Setting up a trust is something that should never be attempted without the assistance of a reputable estate planning attorney! It’s also important to be knowledgeable when consulting your attorney so today we’re talking about what you need to know about trusts.

What You Need to Know About Setting Up Trusts

If you are unfamiliar with trusts, we advise that you take a moment to read our previously published article on trusts so that you have a better understanding of why they are an important aspect of planning your estate.

Attorney, Attorney, Attorney

We can’t state enough how crucial it is to find a reputable estate attorney who can help you with trusts, so let’s just say it one more time!

An attorney will ensure that you set up the right type of trust for your needs and they will be able to walk you through the legalese associated with the type of trust you are setting up. Why is this important? Because it makes sure that your trust is done by the book and nothing can be disputed in a court of law when it comes to validity.

How do you find an attorney to help you to set up a trust? If you live in or around St. Petes, Weidner Law can help with your trust needs. If you live outside of the Weidner Law service area, the best way to find a reputable trust attorney is to consult one of the professional organizations dedicated to attorneys involved in estate planning and trust law. One such organization is the American Association of Trusts, Estates and Elder Law Attorneys.

What Type of Trust?

Another important consideration is the type of trust that you want to set up! A reputable trust attorney will be able to help you set up the trust as well as decide which trust is right for you, but it’s helpful to have a basic idea of the types of trust before you consult with your attorney.

Revocable Trusts

A revocable trust is often called a living trust and is a trust where the maker of the trust can alter, modify, change, or revoke the trust during their lifetime. This type of trust effectively transfers ownership of an asset to the trust rather than having ownership of that asset in the name of the trust maker. This type of trust generally becomes an irrevocable trust when the trust maker dies. This type of trust can avoid probate, however, it does not protect assets from creditors it simply makes them more difficult to access.

Irrevocable Trust

An irrevocable trust is a trust that cannot be altered, modified, changed, or revoked once it has been made. Property that has been transferred to an irrevocable trust cannot be taken out of trust.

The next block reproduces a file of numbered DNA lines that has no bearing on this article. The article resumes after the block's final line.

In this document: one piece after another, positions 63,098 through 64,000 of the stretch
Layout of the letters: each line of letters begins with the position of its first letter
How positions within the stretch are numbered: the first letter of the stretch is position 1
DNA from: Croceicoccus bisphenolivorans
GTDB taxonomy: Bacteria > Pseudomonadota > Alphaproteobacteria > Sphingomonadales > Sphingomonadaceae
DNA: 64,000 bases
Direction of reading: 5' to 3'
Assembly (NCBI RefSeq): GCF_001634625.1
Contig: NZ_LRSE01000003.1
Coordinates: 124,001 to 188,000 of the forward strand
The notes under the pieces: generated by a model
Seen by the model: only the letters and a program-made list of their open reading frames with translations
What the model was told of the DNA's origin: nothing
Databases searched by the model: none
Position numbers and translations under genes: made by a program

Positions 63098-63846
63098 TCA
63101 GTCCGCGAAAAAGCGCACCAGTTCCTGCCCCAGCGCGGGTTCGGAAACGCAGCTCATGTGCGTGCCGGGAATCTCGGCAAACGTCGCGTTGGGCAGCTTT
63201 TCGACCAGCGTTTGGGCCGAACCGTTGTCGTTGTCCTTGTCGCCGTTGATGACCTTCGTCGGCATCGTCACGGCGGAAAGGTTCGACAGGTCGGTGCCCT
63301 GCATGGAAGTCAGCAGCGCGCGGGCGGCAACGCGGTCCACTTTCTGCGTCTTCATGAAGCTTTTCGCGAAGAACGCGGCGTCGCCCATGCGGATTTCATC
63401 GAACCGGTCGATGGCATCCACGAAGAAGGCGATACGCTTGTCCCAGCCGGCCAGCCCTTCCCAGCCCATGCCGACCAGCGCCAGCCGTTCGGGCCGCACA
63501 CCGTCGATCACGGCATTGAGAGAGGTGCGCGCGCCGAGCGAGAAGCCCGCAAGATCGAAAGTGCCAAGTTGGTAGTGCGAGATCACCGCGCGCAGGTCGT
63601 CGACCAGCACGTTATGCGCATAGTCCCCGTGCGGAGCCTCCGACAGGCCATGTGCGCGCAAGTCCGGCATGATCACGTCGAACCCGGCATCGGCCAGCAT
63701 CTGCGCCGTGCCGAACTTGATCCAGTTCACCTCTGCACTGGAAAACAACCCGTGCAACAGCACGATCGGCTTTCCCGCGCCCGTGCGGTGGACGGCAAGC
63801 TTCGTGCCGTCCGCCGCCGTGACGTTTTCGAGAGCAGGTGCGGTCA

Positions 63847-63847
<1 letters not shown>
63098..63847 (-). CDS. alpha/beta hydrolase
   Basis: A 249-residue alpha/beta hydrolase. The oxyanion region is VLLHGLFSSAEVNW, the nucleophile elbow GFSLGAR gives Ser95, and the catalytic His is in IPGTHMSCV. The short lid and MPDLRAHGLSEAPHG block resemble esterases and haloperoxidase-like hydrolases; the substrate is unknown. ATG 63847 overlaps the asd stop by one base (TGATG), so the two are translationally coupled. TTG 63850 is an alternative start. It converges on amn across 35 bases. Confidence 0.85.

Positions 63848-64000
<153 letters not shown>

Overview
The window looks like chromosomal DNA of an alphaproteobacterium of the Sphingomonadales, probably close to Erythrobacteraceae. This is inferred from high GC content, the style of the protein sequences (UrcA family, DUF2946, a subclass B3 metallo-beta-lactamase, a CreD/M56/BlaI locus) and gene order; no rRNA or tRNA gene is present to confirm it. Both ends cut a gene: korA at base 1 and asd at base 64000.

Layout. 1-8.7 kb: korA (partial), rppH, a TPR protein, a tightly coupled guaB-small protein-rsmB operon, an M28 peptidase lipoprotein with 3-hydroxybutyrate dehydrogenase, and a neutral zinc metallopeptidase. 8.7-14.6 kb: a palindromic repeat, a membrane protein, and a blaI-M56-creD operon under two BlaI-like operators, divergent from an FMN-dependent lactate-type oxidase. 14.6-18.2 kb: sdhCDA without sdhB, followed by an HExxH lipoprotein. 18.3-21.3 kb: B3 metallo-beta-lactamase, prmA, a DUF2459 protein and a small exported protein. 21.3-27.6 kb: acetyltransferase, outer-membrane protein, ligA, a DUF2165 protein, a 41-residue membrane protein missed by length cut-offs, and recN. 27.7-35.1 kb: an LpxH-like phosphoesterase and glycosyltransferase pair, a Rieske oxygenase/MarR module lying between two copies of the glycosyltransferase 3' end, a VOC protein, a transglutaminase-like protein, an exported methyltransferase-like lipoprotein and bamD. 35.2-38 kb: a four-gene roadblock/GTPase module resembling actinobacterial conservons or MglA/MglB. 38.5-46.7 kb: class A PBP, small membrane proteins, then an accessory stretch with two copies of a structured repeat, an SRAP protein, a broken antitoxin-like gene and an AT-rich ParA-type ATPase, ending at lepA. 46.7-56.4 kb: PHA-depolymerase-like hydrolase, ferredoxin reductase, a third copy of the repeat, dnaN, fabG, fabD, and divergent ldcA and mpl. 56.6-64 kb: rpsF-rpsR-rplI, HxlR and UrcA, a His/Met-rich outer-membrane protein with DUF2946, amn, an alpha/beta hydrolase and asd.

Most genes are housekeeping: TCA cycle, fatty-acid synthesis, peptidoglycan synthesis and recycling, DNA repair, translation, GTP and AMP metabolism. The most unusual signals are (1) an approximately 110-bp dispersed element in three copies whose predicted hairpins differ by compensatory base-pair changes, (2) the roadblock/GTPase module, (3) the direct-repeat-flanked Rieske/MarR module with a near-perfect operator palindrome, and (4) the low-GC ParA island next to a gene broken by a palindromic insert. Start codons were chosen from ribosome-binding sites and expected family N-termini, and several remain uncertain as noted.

Asset Protection Trust

An asset protection trust is a trust that can be used to protect assets from future creditor claims. These types of trusts are frequently set up outside the U.S. and are usually irrevocable for a number of years so that the trust maker cannot be a current beneficiary. Assets that have been undistributed under the trust are returned to the trust maker once the asset protection trust has been terminated and the trust maker regains complete control over those assets.

Charitable Trust

A charitable trust is designed to benefit a specific charity or the general public. These types of trusts are usually used as a means of reducing a gift or estate tax. A charitable remainder trust can also be used as a financial planning tool under the right direction.

Constructive Trust

This type of trust is an “implied trust” that is set up by a court and is determined by certain circumstances and facts. For example, although a trust may never have been formally declared, the owner of the asset had intentions for that asset to go to a specific person or purpose. Obviously due to the specifics of this type of trust, this is not one that can be set up with your estate planning attorney, however, it is a good thing to be aware of.

Special Needs Trust

A special needs trust is a trust that is set up for an individual with special needs who receives government benefits so that they will not be disqualified from those benefits. This type of trust can be used for items or services that the special needs individual may otherwise not be able to obtain. Special needs trusts must be set up very specifically to provide the best opportunities for the beneficiary and so as not to influence government benefits and usually include a clause that terminates the trust if it were to influence government benefit eligibility.

Spendthrift Trust

This type of trust is set up so that the beneficiary may not sell or pledge away any interest in the trust. A spendthrift trust protects properties from creditors until such a time as when the property is distributed to the beneficiary out of the trust.

Tax By-Pass Trust

This type of trust is designed to allow a spouse to leave money to their surviving spouse while limiting the federal estate tax that is paid on assets above the exemption amount upon the death of the surviving spouse.

Totten Trust

A Totten trust is created by having the grantor of the trust deposit money into a financial institution account in their own name as a trustee for someone else. This is a revocable type of trust and the gift will not be made to the beneficiary until the grantor dies or until there is an unequivocal act reflecting the gift made during the grantor’s lifetime. This type of trust avoids probate but it cannot be used with real property.

Help With Trusts at Weidner Law

If you’re in the St Pete area and need assistance setting up trusts, Weidner Law can help! Practicing law since 1999, attorney Matt Weidner can help you to set up a trust fund for you no matter whether it’s a revocable trust, irrevocable trust, special needs trust, or anything in between! To get started, just call 727-954-8752 to make your appointment today!

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